Now that he is indicted, will Donald Trump get a speedy trial or push for delays?

Donald Trump waving to a crowd of supporters
Former President Donald Trump gestures after speaking at Trump National Golf Club in Bedminster, N.J., after pleading not guilty in a Miami courtroom earlier in the day to dozens of felony counts that he hoarded classified documents and refused government demands to give them back. AP Photo/Andrew Harnik

Donald Trump was indicted on federal charges—a first for a former U.S. president and the nation. 

Trump is being accused of obstructing a federal investigation into the unlawful retention of classified documents at his Mar-a-Lago resort in Florida, and violating the Espionage Act. The 37-count indictment follows a separate indictment by a Manhattan grand jury in March, which alleges that Trump falsified business records tied to alleged hush money payments made in the lead-up to the 2016 presidential election.

Following the Manhattan indictment, Northeastern Global News spoke to Rose Zoltek-Jick, associate teaching professor in the Northeastern School of Law and associate director of the university’s Civil Rights and Restorative Justice Project, about the likelihood that Trump would try to disrupt and delay proceedings while the 2024 presidential election gets underway. 

headshot of Michael Meltsner (left) and Rose Zoltek-Jick (right)
Portraits of Michael Meltsner, George J. and Kathleen Waters Matthews Distinguished University Professor and Rose Zoltek-Jick, associate teaching professor and associate director of the Civil Rights and Restorative Justice Project. Photos by Matthew Modoono/Northeastern University

Zoltek-Jick said delays would be par for the course, not least because it’s been a proven part of Trump’s strategy for dealing with litigation his whole career. 

With the first primary less than six months out, Zoltek-Jick says Trump will almost certainly look to bide as much time as he can. 

“I think what he will be angling for are enough delays that put him in the middle of this presidential campaign, where there will be an interesting call for the judge to make as to whether to delay the onset of the proceedings until after the outcome of the election,” Zoltek-Jick says. “Trump is hoping for reelection where he would surely argue that he cannot be tried while he is president, or he would preemptively try to pardon himself.”

While Trump has avoided major legal trouble in the past—he or his companies have been sued 4,000 times—what are the chances the former president, who just turned 77, finds ways to indefinitely postpone justice? 

Asked if she thinks Trump’s criminal legal troubles will survive him, Zoltek-Jick said: “Funny question. There are many steps between here and there, but I do think this will play out before his death, assuming he lives a long natural life.”

Some Republican presidential candidates have indicated they would pardon Trump were he to be convicted in the Justice Department’s case, which is being overseen by Special Counsel Jack Smith. Zoltek-Jick says that pardoning the former president would only apply in cases where there are federal indictments.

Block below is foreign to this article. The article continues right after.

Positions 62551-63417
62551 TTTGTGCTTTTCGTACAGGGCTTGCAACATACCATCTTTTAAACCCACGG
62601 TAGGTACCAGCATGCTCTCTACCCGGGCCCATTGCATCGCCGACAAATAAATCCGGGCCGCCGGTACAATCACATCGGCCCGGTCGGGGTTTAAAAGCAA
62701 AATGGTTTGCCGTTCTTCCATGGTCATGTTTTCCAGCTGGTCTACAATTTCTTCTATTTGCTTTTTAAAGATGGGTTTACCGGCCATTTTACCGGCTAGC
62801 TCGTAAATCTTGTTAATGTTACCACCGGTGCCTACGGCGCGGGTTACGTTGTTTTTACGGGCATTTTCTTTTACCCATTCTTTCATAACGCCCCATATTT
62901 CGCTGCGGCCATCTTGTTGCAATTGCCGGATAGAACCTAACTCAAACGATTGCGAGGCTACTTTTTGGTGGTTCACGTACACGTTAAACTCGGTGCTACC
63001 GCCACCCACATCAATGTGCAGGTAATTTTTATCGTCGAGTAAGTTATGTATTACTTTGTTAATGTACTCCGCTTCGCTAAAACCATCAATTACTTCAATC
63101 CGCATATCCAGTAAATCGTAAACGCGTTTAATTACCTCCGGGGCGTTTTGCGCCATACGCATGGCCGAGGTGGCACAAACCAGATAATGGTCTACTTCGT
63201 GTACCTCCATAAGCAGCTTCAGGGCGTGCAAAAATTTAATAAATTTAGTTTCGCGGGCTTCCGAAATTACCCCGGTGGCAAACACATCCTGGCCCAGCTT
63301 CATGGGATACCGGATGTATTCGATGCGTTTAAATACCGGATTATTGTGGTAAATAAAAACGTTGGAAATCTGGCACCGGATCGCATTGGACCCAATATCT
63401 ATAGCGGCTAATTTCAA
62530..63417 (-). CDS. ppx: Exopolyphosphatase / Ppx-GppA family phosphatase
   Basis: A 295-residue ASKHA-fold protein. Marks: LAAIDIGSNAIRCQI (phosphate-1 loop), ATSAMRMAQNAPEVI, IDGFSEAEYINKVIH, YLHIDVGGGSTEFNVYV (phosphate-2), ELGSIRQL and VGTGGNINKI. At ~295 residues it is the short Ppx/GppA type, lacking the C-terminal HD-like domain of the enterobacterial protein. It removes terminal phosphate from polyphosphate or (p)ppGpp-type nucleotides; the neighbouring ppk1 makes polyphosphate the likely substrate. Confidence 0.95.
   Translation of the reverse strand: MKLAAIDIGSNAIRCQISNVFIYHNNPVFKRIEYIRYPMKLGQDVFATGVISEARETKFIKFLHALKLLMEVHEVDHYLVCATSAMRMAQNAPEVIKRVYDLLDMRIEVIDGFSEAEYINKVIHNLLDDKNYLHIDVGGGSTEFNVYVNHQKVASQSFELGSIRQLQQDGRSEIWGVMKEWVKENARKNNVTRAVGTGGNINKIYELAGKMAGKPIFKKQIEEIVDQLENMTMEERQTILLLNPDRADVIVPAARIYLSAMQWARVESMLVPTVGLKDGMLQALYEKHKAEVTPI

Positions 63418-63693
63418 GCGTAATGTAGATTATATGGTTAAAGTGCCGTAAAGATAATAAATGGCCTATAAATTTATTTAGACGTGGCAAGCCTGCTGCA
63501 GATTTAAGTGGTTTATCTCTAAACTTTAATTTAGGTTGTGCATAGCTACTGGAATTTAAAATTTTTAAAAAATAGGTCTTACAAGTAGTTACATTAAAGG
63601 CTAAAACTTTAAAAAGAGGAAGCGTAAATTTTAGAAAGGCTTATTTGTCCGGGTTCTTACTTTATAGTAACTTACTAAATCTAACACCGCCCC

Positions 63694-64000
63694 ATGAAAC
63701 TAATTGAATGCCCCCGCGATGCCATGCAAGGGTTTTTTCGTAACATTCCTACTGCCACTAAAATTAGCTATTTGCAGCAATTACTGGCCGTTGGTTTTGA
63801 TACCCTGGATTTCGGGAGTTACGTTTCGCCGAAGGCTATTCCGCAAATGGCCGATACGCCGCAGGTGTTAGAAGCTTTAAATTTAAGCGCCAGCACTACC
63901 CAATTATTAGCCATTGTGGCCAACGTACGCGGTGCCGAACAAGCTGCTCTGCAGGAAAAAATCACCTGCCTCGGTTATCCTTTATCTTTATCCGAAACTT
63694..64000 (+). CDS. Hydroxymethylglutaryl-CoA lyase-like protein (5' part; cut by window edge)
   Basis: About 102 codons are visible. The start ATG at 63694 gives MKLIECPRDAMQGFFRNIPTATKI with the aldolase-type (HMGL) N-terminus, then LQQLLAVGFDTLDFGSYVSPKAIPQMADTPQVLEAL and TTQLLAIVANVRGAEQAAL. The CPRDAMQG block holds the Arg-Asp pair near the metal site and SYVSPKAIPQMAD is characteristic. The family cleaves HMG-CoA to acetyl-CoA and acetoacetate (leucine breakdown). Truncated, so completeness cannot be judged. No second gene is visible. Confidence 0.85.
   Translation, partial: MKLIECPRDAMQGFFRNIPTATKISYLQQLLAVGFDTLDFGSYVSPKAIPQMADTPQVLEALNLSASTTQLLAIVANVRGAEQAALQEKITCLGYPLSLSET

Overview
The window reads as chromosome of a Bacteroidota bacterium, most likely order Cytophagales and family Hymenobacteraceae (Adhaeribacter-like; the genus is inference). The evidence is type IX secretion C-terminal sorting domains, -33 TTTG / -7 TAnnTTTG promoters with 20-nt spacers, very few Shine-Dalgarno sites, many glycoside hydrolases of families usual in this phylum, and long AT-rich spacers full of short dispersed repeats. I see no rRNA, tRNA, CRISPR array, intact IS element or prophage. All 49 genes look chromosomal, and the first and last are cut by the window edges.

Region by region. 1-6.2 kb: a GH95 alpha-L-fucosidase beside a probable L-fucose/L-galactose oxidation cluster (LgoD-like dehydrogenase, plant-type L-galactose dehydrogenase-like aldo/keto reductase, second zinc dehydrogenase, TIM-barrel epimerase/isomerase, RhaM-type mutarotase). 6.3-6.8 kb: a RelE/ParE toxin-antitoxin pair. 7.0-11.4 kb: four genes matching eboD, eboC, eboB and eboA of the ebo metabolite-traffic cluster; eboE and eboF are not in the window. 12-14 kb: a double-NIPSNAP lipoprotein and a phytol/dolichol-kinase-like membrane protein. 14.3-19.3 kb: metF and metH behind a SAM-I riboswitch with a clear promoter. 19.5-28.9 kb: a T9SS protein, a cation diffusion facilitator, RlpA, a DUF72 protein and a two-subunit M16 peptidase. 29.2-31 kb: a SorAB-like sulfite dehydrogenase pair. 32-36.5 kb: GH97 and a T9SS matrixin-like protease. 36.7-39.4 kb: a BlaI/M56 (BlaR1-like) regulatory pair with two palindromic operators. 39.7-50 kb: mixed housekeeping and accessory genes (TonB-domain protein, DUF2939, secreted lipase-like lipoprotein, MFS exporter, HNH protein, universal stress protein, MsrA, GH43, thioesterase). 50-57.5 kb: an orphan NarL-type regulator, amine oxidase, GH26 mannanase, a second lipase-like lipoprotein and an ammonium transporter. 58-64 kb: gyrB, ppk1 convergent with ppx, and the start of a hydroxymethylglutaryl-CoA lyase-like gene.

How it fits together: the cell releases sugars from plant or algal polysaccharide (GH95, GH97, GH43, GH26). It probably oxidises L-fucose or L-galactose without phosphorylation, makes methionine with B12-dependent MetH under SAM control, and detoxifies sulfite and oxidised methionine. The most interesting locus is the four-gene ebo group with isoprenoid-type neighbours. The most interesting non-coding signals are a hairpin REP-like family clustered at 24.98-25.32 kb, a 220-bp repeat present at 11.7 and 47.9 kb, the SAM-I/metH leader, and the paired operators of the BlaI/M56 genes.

Looming in the background is the potential for yet more charges out of Fulton County, Georgia, where prosecutors are investigating Trump’s efforts to overturn the 2020 presidential election results, and the DOJ’s probe into the former president’s role in the January 6 Capitol attacks. Trump’s mounting legal troubles also present the courts with the complicated task of navigating the cross-jurisdictional prosecution of a former president—an unprecedented moment for the legal system.

“If you ask me how the judiciary is going to handle two state trials and two federal indictments at the same time with one defendant who is running for president—I don’t know,” Zoltek-Jick says.

It’s perhaps more useful to enumerate the ways in which Trump’s legal team could delay a trial in Miami, where the classified documents case is set to proceed, says Michael Meltsner, the George J. and Kathleen Waters Matthews Distinguished University Professor of Law and author of the new novel, “Mosaic: Who Paid for the Bullet?

“While the government indicated it would attempt to hold a speedy trial, there are many impediments to such a result,” Meltsner says.

The first obstacle, Meltsner says, is navigating the top-secret documents involved in the case. “Because classified and confidential information is involved, defense counsel must be both cleared to see the documents and given the opportunity to analyze them,” he says.

“That will take time,” Meltsner continues. “The defense will engage in pretrial discovery and also make various motions and while, in my opinion, they are meritless, they will have to be briefed, argued and then decided by the judge—who can take as long as it takes.”

If there is litigation over any potential recusals—that will take time too, he says. The date of the trial itself is also up to the judge.

“Finally, note that while Trump was arraigned … no date for subsequent proceedings was issued,” Meltsner says. “In short, don’t expect a prompt resolution of this case unless some unexpected event occurs.”

Tanner Stening is a Northeastern Global News reporter. Email him at Follow him on Twitter @tstening90.